Everyone knows it’s windy

So I’ll break the weeks-long silence on our blog by talking about the thing people are always talking about: the weather. At the moment we are emerging from the bone-dry Beijing winter into the gusty, dusty Beijing spring. Spring is a very windy time here, and for the past few days the cracks in our apartment windows have been moaning and howling intermittently.

In recent years, spring winds have carried heavy loads of sand into the city from Inner Mongolia. As recently as four years ago, Beijing’s spring sandstorms were reaching new heights of intensity (see some of the news coverage here and here), but since 2002 they seem to have abated. There are lots of theories why: is it “a new El Niño phenomenon,” as one report suggested? More winter precipitation than in the early 2000s? The man on the street (well, outside our apartment building, anyway) insists that it’s the result of the government’s “greening” efforts over the past few years. Lots of trees and other vegetation have been planted outside the city, and the neighbors and friends I’ve talked to say that’s holding the soil down. Well, whatever it is, it’s making spring a little more pleasant.

Of course, it’s still early for sandstorms, so we may yet see a few. And ordinary precipitation can carry a lot of dirt, too. The other morning, after a light rain the previous night, I was dismayed to see that my bike, which I had just ridden the day before, was caked in dirt from stem to stern. Absolutely filthy. Later that day, it snowed on BH and me while we were out on our bikes, and when we got home, we had to wipe a film of dirt off the lenses of our glasses and dust off our pants and bags. I’m starting to understand why Chinese friends will cancel an appointment just because it’s raining.

3 comments

  1. If the last big sandstorm was 2002, then I suspect it’s probably variation in the weather patterns, rather than the greening projects, that are primarily responsible for keeping the sandstorms at bay.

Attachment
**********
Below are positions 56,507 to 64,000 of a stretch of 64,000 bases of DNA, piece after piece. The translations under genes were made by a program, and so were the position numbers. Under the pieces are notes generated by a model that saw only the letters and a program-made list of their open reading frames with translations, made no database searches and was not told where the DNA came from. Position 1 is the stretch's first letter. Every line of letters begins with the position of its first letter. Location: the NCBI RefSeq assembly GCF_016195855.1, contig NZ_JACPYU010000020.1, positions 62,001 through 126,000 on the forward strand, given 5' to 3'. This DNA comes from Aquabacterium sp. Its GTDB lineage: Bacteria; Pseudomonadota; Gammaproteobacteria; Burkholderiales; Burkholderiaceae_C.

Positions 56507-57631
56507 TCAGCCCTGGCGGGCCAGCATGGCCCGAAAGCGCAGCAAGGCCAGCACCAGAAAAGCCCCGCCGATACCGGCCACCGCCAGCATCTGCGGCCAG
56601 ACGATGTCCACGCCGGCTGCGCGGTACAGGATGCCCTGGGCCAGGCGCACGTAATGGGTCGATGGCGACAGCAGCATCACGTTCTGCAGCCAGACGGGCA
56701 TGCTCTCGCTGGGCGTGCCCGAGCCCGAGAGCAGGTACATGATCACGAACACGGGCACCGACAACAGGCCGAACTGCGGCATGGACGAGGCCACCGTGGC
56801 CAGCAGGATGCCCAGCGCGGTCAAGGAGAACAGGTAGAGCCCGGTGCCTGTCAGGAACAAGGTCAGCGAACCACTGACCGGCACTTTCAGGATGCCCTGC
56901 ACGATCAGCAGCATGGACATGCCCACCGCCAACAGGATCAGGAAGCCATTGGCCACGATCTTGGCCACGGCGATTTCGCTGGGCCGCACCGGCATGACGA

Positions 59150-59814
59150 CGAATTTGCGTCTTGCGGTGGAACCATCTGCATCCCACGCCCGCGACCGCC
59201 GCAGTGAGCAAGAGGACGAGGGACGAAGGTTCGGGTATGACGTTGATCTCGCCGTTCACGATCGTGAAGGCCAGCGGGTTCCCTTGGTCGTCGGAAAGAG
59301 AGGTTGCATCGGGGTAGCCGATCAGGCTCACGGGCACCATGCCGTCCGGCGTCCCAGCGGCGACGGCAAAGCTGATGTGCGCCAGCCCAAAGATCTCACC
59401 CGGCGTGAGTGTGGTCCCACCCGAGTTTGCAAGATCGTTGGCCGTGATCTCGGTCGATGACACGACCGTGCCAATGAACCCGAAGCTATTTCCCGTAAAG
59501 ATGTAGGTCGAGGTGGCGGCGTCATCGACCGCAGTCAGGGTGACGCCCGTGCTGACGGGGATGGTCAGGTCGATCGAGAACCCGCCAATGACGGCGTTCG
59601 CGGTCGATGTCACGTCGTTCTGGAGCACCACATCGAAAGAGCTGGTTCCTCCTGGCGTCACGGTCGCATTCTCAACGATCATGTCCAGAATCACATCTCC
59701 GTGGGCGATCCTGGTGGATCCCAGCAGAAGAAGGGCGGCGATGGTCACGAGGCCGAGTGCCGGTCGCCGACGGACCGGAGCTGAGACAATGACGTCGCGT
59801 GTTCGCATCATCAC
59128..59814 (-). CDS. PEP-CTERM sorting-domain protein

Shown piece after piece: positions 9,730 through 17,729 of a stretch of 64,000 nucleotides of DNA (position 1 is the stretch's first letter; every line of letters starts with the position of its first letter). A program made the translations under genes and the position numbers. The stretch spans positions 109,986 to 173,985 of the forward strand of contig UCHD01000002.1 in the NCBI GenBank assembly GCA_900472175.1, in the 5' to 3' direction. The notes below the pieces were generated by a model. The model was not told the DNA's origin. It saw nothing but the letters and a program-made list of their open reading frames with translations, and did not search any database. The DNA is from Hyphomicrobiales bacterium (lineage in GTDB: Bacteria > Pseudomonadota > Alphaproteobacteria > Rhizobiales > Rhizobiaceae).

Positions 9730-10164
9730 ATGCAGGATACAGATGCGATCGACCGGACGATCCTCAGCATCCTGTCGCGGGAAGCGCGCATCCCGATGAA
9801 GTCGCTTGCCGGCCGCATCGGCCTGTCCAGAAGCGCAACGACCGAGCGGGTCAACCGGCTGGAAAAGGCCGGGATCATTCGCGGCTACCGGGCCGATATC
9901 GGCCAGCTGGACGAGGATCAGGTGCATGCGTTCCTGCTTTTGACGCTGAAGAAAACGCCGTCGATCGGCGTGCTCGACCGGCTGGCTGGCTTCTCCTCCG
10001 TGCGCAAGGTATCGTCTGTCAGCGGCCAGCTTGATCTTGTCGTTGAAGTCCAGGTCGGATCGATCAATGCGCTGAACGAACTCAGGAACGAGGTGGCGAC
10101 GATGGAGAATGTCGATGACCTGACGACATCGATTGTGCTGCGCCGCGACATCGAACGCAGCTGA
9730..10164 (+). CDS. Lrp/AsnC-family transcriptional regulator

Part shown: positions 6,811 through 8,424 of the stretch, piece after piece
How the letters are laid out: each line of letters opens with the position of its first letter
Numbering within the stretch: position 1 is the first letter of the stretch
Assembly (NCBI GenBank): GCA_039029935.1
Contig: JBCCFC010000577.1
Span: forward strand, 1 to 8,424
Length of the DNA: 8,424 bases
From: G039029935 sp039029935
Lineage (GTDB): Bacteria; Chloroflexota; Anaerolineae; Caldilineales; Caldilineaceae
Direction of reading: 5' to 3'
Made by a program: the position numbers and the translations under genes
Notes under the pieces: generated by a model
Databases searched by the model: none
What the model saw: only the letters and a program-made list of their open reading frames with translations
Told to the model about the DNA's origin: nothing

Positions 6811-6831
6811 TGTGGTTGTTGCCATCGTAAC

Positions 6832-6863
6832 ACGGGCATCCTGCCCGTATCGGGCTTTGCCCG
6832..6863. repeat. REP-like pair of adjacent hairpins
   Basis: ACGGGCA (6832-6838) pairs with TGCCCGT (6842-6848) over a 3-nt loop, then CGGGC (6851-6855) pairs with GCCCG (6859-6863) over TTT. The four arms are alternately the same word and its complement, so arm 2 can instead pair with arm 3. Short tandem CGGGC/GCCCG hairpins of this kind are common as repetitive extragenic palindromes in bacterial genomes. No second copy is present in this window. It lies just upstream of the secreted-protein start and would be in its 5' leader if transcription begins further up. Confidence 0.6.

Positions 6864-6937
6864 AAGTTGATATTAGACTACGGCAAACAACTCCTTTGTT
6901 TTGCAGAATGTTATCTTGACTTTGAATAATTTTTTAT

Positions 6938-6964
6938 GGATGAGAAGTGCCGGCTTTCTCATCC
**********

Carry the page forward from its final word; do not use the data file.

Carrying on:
Although I’m not really wishing for a sandstorm this year, a part of me is *kind of* hoping for one, because I’ve never seen one before. Sure, I grew up in New Mexico, where wind-blown sand could be a feature of most any season, but I’ve never seen a really big, sky-discoloring, sun-blocking sandstorm. Then again, experiencing something like that might be cool for a day or so, but after that you’d be sorry you wished for it.

  2. For some reason I couldn’t follow the first link (shanghai star?). But did see a few images that would be pretty wild (frightening?) to witness firsthand including:

    http://www.lakepowell.net/asiandust.htm
    http://earthobservatory.nasa.gov/Newsroom/NewImages/Images/seawifs_dust_20020318_tn.jpg

    Ah – wind. Boy could we use some here in Hanoi… for the last 4 weeks or so we have been experiencing constant grey skys, an icky constant drizzle, and air that is still but increasingly warm and humid. This climate, beyond being uncomfortable and uninspiring, has meant that my clothes, bed sheets, pillows, and cloth bound books are all molding – the mean time between wipe downs to fight the mold is about 3 days. ICK! And without a dryer, I fear the things I wash will never ever dry (I was contemplating this as I looked at my pillow this morning – what to do)…

  3. Hm, yes, I don’t know what happened to that news article. It was there when I posted…guess it finally hit the four-year expiration date, or something. Thanks for the other great links, though.

    All in all, I’d rather have the gritty wind of Beijing than dank humidity, though a mild and sunny spring would be better still!

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